Tested on animals:Yes
One of the latest trends in skincare is products claiming to add volume or plump the skin, and L'Oreal jumps on the bandwagon with their Revitalift Daily Re-Volumizing Moisturizer. While it does have some positives going for it, it just can't do what it says, and, surprisingly, it contains some ingredients that work counter to its claims!
The first thing you'll notice about this silky, somewhat thick cream is the perfumey smell, which hits your nose as soon as you open the jar (and that jar is a problem, too, which we'll explain in a little bit). Even though fragrance is the very last ingredient on the list, the scent is alarmingly strong— so strong you'll be catching a whiff of yourself throughout the day, which is not what most people want out of their moisturizer.
This does contain sodium hyaluronate, which functions as a skin-identical ingredient, meaning it can boost skin's moisture content, prevent moisture loss, and reduce inflammation. Boosting your skin's moisture can definitely lead to a more "volumized" appearance, though it won't make your wrinkles disappear. The issue here is that this moisturizer contains more drying alcohol than sodium hyaluronate—alcohol literally breaks down the very ingredients that keep skin soft and smooth. Talk about working against your anti-aging goals!
Then there's the fact that this is packaged in a jar, which means the good ingredients that are in here won't remain stable for very long after you open it. See More Info for details on why jar packaging and high amounts of alcohol are a problem for most skincare products.
With all these factors taken into consideration, this winds up being an overall lackluster product. We encourage you to consider instead one of the much better options on our list of Best Moisturizers.
- Contains sodium hyaluronate, a good skin-identical ingredient.
- Strong fragrance that lingers, and lingering fragrance isn't skin-caring.
- Contains more drying alcohol than wrinkle-plumping sodium hyaluronate.
- Jar packaging means beneficial ingredients will begin to lose effectiveness once it's opened.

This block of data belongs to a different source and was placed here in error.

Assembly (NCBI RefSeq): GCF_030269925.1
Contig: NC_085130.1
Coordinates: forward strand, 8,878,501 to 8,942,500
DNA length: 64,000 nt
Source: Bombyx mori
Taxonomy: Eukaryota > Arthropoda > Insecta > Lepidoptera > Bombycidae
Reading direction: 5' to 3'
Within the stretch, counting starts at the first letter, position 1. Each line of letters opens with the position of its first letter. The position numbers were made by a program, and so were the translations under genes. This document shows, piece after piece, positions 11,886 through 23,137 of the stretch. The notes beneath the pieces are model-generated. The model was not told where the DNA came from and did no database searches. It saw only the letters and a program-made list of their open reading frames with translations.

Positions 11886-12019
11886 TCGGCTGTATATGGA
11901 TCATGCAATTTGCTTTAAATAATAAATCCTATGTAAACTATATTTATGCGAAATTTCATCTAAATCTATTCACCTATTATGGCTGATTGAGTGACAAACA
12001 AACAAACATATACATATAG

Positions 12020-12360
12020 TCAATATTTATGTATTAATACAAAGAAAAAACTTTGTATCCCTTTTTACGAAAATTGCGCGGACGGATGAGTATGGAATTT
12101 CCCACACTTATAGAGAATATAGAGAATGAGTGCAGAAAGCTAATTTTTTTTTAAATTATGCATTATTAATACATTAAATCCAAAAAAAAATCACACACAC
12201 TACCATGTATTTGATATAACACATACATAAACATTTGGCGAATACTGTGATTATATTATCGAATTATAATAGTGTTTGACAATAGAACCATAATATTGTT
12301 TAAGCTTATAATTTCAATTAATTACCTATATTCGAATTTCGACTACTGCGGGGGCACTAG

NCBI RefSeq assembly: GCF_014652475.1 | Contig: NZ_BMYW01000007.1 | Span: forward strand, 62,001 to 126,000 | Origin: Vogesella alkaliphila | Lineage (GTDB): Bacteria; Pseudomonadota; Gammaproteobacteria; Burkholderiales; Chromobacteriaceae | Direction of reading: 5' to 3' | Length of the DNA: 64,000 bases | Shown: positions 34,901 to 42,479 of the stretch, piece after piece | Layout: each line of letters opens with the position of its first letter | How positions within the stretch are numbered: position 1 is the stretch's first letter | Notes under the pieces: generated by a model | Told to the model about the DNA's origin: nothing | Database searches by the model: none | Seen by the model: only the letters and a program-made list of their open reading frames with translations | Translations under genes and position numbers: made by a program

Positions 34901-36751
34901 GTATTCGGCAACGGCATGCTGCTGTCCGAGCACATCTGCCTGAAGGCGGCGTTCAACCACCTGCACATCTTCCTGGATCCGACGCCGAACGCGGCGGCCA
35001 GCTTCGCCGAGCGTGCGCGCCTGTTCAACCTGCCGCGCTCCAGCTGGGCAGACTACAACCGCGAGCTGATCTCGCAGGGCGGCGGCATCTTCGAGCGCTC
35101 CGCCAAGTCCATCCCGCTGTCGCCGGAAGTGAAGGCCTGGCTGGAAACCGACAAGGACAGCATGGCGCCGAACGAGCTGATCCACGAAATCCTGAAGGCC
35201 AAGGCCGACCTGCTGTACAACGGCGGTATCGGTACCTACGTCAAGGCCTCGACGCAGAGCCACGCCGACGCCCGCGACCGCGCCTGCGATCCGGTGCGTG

Jar Packaging: The fact that it's packaged in a jar means the beneficial ingredients won't remain stable once it is opened. All plant extracts, almost all vitamins, antioxidants, and other state-of-the-art ingredients break down in the presence of air. Therefore, once a jar is opened and lets the air in, these important ingredients begin to deteriorate. Jars also are unsanitary because you're dipping your fingers into them with each use, adding bacteria that further deteriorate the beneficial ingredients.
The vast majority of ingredients that are most beneficial for your skin are not stable in the presence of light and air, which is exactly what happens when you take the lid off a jar (Pharmacology Review, 2013 & Journal of Biophotonics, 2010).
One of the critical factors in any anti-aging or skin-healing formula is the amount and variety of antioxidants, cell-communicating ingredients, and skin-repairing ingredients, and the more the better. These function in a variety of ways to reduce the effects of the constant environmental stresses your skin experiences (Dermatology Research and Practice, 2012 & The Journal of Pathology, 2007).
Antioxidants, cell-communicating ingredients, and skin-repairing ingredients not only can help prevent free-radical damage, but also, to a fairly impressive extent, help repair that damage. Surprisingly, almost all of these ingredients are just as vulnerable to sun exposure, pollution, and cigarette smoke as your skin (Pharmacognosy Review, 2013 & Journal of Biophotonics, 2010).
Once you open that jar you bought, you immediately compromise the stability of the anti-aging superstars it contains. (You can visualize their benefits disappearing like puffs of air each time you open up that lid!)
Alcohol-Based Skincare Products: A significant amount of research shows alcohol causes free-radical damage in skin even at low levels (Biochimica et Biophysica Acta, 2012). Small amounts of alcohol on skin cells in lab settings (about 3%, but keep in mind skin-care products contain amounts ranging from 5% to 60% or greater) over the course of two days increased cell death by 26%. It also destroyed the substances in cells that reduce inflammation and defend against free radicals—this process actually causes more free-radical damage. If this weren't bad enough, exposure to alcohol actually causes skin cells to self-destruct (Alcohol, 2002).
Research also shows that these destructive, aging effects on skin cells increased the longer skin was exposed to alcohol; for example, two days of exposure was dramatically more harmful than one day, and that's at only a 3% concentration (Alcohol, 2002). In fact, the effect of inflammation in the skin is cumulative, and repeated exposure to irritants contributes to a weakened skin barrier, slower healing (including of red marks from breakouts), and a dull, uneven complexion (Aging, 2012 & Chemical Immunology and Allergy, 2012).
For more on alcohol's (as in, ethanol, denatured alcohol, and ethyl alcohol) effects on skin, see the Paula's Choice Research Team's Expert Advice article on the topic, Alcohol in Skin Care: The Facts.